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Wednesday, 28 July 1920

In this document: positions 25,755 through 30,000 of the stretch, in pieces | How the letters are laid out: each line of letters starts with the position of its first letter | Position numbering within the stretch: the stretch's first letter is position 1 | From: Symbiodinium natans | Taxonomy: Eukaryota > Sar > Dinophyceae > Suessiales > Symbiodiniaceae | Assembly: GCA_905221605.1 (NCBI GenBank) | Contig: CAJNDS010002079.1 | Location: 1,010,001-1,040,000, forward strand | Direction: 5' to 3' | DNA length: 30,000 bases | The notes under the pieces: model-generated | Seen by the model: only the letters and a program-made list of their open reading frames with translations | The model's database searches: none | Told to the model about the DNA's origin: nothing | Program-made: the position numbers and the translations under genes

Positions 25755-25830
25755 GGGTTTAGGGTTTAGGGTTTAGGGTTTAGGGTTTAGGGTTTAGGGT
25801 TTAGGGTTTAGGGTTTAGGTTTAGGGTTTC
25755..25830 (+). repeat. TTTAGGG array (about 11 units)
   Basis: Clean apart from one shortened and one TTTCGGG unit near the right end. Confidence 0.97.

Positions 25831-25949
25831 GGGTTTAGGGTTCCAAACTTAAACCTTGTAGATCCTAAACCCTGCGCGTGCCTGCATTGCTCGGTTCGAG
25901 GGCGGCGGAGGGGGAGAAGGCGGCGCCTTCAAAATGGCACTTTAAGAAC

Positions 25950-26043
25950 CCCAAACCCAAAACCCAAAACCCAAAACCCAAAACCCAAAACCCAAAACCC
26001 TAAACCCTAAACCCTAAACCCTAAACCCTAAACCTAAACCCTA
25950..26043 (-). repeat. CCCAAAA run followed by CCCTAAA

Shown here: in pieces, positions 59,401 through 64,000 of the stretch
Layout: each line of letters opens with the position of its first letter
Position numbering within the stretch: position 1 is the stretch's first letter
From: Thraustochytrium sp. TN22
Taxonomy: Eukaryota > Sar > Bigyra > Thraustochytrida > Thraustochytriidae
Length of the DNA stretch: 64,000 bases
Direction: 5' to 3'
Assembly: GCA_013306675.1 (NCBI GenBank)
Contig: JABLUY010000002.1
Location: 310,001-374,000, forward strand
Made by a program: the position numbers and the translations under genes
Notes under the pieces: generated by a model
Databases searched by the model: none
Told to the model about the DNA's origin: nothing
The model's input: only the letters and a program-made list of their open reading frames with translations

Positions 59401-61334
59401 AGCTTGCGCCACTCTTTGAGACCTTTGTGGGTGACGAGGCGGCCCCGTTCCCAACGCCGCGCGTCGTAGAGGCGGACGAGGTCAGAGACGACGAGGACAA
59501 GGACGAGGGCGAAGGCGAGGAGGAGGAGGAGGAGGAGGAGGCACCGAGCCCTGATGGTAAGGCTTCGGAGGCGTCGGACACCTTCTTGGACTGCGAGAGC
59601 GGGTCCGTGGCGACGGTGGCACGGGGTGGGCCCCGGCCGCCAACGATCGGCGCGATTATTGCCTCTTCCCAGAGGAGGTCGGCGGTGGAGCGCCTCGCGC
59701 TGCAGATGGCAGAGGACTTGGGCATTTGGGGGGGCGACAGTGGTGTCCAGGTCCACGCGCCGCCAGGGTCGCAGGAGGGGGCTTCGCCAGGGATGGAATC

Mr GABB (Angas) . - I realize my responsibility in regard to this Bill, and' I take this opportunity of saying that I shall oppose this and- every other clause in it, not because I do not appreciate the value of scientific research, or that I do not know that if we have not an Institute of this kind we shall be out of step with other countries, but for two definite reasons. The first is that the House has been given mo estimate of the cost of the proposed Department. According to the Age, the Prime Minister (Mr. Hughes) is supposed to have promised an amount of £500,000 for the fitting out of the Institute. The Minister in charge of the measure (Mr. Greene) stated last week that certain requests for money had been, made, but had been refused by the Government because the creation of the Institute had not been sanctioned by Parlia ment. I am glad that the Minister took that stand, but it is clear that once Parliament has given its sanction to this scheme, many and large requests for money will be made. My second ground for objection is the danger of overlapping. If any assurance had been given to us that there would be no overlapping, the fears of many of us would he removed. But we find to-day that there is overlapping of State and Federal activities in regard to the collection of taxation, and I am certain that if a Federal Institute of Science and Industry is established, not one of the States will surrender its Scientific Department- willingly -and with the consent of those who are employed in it. The honorable member for Kooyong (Sir Robert Best) said that the statement made by the honorable member for Maribyrnong (Mr. Fenton), that the different States were already doing this work, was a good argument for the establishment of a Federal Institute. I would agree with the honorable member for Kooyong if there were any guarantee that tha whole of the work would be concentrated in the Commonwealth establishment. But the very wording of clause 10, which provides that the Director shall co-operate with tho existing State organizations " as far as possible," is an admission of doubt that co-ordination will take place. I am well aware that the Commonwealth cannot make a mandatory provision that the States shall co-operate, tut my little experience of Federal Department convinces me that the establishment of this Institute will lead to a tremendous increase in expenditure, and I desire to save myself from the risk of future reproach by opposing the measure on the grounds that we have no estimate of the cost and no assurance, other than a pious resolution, that there will be no overlapping.

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